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Former Speaker of the House Becky Lockhart dies at 46

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Becky is Speaker of the House, but she actually enjoys the silence in her home, where she quilts to take her mind off of politics — or to help her focus on an idea she’s processing. She recently gave a quilt to the representative she asked to oversee the John Swallow investigation.

Former Speaker of the House Becky Lockhart died in her Provo home early Saturday morning. Lockhart discovered a rare brain disease at the beginning of January. (Photo by Kenneth Linge)

Utah’s first female House Speaker Becky Lockhart died in her Provo home early Saturday afternoon at the age of 46 family confirmed.

Lockhart suffered from Creutzfeldt-Jakob, an extremely rare and unrecoverable neurodegenerative brain disease, since the beginning of January which eventually led to her death. She died only nine days after news of her critical illness was released.

Lockhart passed in her home surrounded by her family and friends.

“The outpouring of prayers and positive thoughts continue to help sustain the family, and they thank everyone for their support,” said Sen. Curt Bramble, R-Provo in a press release, acting as a family spokesperson.

The disease is a form of brain damage that leads to a rapid decrease of mental function and movement, it affects only one in a million people. Utah only sees one case of this disease per year, said Lockhart’s neurologist Dr. Jennifer Majersik.

About 15 percent of cases are genetic and 80 percent are sporadic, said Dr. Majersik in a press conference Saturday afternoon. Lockhart had no family history of CJD, so doctors believe it was a sporadic case not connected to mad cow disease.

She is survived by her husband Stan, and her three children, Hannah, Emily, and Stephen, who is currently serving an LDS mission. 

State representatives send their love and respect to Becky to her family and friends.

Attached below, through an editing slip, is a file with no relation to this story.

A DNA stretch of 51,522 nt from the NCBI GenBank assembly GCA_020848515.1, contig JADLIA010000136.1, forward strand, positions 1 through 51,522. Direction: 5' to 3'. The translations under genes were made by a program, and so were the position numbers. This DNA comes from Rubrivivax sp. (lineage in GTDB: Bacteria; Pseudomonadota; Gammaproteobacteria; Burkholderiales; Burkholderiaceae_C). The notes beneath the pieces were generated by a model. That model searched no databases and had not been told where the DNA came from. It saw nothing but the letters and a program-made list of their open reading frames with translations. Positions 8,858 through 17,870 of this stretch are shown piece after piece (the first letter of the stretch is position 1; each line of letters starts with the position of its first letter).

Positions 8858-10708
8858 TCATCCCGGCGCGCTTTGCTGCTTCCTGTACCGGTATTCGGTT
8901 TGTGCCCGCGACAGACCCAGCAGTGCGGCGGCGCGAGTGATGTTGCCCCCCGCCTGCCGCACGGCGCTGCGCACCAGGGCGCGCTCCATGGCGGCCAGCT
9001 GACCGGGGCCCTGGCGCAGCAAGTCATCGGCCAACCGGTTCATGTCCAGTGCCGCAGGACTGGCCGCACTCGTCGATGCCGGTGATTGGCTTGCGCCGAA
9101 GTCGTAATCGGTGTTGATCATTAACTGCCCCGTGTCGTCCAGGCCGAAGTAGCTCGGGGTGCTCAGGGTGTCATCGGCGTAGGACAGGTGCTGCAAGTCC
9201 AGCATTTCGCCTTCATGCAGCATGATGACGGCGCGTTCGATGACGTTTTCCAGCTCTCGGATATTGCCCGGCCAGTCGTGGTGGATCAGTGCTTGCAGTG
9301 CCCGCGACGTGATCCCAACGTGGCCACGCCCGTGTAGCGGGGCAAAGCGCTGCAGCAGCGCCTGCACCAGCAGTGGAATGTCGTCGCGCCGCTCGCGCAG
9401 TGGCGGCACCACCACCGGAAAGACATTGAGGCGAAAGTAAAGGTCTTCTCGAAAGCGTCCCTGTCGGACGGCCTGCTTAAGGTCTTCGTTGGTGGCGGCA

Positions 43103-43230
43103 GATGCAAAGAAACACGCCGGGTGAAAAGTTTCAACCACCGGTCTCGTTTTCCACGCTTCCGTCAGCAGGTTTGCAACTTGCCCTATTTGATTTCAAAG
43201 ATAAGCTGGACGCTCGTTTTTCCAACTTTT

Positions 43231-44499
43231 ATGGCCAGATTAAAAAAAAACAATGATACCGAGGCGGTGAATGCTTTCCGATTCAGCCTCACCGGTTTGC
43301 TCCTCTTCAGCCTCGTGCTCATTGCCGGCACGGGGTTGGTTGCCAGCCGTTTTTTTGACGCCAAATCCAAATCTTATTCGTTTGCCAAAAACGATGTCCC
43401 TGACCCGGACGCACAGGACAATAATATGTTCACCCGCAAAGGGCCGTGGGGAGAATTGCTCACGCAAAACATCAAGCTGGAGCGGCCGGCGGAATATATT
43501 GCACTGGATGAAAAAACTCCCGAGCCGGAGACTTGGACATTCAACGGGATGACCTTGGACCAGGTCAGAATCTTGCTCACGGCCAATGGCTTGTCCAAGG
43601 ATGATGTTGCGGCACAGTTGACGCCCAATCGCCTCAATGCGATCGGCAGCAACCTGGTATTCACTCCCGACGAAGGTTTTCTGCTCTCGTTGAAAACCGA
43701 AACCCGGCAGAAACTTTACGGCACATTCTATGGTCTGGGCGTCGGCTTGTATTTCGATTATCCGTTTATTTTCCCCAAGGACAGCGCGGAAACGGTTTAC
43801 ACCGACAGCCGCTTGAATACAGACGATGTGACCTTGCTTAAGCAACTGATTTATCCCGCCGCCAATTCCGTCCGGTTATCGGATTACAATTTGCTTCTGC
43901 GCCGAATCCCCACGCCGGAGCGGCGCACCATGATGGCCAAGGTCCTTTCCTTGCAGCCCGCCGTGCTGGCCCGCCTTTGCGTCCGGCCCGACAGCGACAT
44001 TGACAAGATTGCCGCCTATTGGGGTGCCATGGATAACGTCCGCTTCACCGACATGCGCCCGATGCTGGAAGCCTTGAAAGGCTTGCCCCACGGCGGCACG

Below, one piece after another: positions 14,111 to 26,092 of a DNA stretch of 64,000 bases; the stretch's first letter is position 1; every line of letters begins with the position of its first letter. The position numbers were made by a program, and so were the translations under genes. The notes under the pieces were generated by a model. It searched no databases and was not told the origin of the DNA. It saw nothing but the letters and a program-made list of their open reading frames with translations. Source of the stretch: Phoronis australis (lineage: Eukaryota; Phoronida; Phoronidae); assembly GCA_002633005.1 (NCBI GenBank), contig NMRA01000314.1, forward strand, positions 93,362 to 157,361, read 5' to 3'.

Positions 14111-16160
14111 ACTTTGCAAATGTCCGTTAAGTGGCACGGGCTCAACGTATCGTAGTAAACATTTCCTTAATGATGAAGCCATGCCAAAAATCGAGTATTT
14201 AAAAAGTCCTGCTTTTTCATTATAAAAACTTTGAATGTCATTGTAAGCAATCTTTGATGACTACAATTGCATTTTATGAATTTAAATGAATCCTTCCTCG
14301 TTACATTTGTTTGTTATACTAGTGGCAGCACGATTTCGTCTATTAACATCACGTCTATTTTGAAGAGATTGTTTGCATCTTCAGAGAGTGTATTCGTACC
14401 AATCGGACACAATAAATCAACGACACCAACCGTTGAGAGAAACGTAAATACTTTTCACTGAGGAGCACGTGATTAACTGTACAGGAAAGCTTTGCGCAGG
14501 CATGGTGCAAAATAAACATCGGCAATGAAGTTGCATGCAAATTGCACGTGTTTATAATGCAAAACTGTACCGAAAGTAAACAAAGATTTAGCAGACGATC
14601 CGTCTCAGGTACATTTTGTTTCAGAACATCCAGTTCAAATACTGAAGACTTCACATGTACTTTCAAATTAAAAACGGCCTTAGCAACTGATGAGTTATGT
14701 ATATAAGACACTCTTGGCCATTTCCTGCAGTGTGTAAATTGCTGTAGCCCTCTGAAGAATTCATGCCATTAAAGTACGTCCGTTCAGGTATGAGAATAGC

She has led 75 state representatives for four straight legislative sessions, ending her 16-year legislative run on Dec. 31, 2014. 

Lockhart was nicknamed “Utah’s Iron Lady,” shown by a gift in the final hours of the 2014 legislative session: a Wonder Woman doll with Speaker Lockhart’s face glued on it.

She led the House with a no-nonsense attitude, and even said she won “most stubborn” in her Pocatello High School yearbook. It was rumored that Lockhart would run for Governor in 2015, challenging current Gov. Gary Herbert, but had told Utah Valley Magazine she wouldn’t make any announcements until the new year. 

Lockhart’s eldest son, who is currently serving an LDS mission, turned three the year Lockhart took office in 1999, when Lockhart was still in her 20s.

Becky and Stan Lockhart were both delegated in the 1990’s when their legislature chose to step-down mid-term. Becky was the legislative district chair, but Stan was asked to run for open office. His boss at the time wouldn’t allow him to miss 45 crucial days of work during the season, so Becky ran for the open spot. She garnered 84 percent of the delegate votes, but the ultimate decision was made by the governor, who chose another candidate who had votes in the single digits.

The next year, Becky ran and was elected and then sworn into office as state representative in January 1999.

Lockhart’s first symptoms paralleled symptoms of an inner ear infection. She received treatment, but her symptoms later progressed to confusion, vertigo, trouble eating and speaking, said Dr. Majersik.

“Utah lost one of it’s finest today,” said House Speaker Greg Hughes, Draper-R. “Few in this state will ever fully appreciate Becky Lockhart’s efforts on behalf of the citizens of Utah.”

Read Utah Valley Magazine’s cover story on Becky Lockhart here

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